Is HIIT a better use of your precious training time than longer sessions of continuous running? An important question for runners is ‘am I more likely to get injured with one type or the other?’
My journey to ithlete was in an effort to master this climb and be fresh for the descent that followed. To improve as I got older. To expand on the base I had built for my recovery. Recovery from treatment for cancer.
The 1st October was the start of a progressive training plan to lead me up to a few events next year…
By using the ithlete subjective sliders and adding comments as well as recording training loads you can add important context to your data.
I questioned every rest day and every lighter session. I couldn’t believe that recovery would ever work, but six months down the line, my back and hamstring are cured and I am mentally more stable than I ever have been.
When I feel uncomfortable or low I turn to exercise to pick me up, this becomes a lot trickier when the reason I feel uncomfortable and low is because I cannot exercise…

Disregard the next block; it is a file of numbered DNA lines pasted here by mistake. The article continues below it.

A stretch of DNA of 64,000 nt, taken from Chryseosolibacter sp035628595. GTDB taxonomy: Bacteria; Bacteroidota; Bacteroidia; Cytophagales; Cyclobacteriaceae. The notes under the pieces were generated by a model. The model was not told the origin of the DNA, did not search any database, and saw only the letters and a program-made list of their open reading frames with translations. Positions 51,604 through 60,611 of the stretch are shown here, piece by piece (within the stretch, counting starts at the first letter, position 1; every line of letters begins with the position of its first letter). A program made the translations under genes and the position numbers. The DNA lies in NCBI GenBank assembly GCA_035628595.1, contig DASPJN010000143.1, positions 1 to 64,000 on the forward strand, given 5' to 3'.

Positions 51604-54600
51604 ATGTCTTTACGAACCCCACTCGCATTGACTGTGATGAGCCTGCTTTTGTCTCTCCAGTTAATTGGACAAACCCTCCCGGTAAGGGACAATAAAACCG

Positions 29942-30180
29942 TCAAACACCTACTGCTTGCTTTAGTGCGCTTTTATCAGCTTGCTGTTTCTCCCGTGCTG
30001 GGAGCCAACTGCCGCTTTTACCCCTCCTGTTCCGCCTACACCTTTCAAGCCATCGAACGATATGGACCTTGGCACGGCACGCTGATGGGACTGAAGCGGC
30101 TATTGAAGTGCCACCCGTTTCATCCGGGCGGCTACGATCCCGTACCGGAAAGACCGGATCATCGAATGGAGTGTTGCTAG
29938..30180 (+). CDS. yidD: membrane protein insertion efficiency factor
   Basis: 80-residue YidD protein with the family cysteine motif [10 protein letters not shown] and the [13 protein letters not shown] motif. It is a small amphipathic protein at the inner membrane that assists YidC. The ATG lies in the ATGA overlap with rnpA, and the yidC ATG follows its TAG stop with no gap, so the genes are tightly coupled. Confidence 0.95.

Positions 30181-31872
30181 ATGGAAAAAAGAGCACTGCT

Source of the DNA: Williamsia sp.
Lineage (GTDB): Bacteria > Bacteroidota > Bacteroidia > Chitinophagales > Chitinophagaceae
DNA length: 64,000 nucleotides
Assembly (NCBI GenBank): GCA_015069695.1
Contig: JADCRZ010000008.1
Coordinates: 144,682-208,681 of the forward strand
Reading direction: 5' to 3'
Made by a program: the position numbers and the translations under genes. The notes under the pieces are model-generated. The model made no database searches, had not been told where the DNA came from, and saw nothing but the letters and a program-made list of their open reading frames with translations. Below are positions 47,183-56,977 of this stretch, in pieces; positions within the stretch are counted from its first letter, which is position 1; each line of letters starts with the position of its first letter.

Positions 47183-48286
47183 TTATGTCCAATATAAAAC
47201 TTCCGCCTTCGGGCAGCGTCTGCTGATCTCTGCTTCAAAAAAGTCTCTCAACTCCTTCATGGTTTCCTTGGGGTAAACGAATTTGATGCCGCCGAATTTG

Doing a good job of managing your total load will reduce the likelihood of illness and injury significantly. This post follows our recent summary of the International Olympic Committee (IOC)’s consensus statement on loading in sport and focuses specifically on their practical recommendations.
It took a couple of hours of coercion to get me to call a physiotherapist because ‘they’re going to tell me not to swim for the foreseeable future and I can’t cope with that… Does this sound familiar? Read how Georgina coped.
A summary of the International Olympic Committee’s recent review of over 30 papers investigating the relationship between total load and illness/injury in athletes.
I had always felt like my routine was dictated by pool and gym hours. Strangely I had never set myself recovery hours. Never set aside any portion of the day for doing things to promote recovery; napping, meditating, visualisation etc. and subsequently recovery was being neglected. The irony then, of complaining of free time, when there were already more swimming related jobs for me to be doing than I was fitting into a day.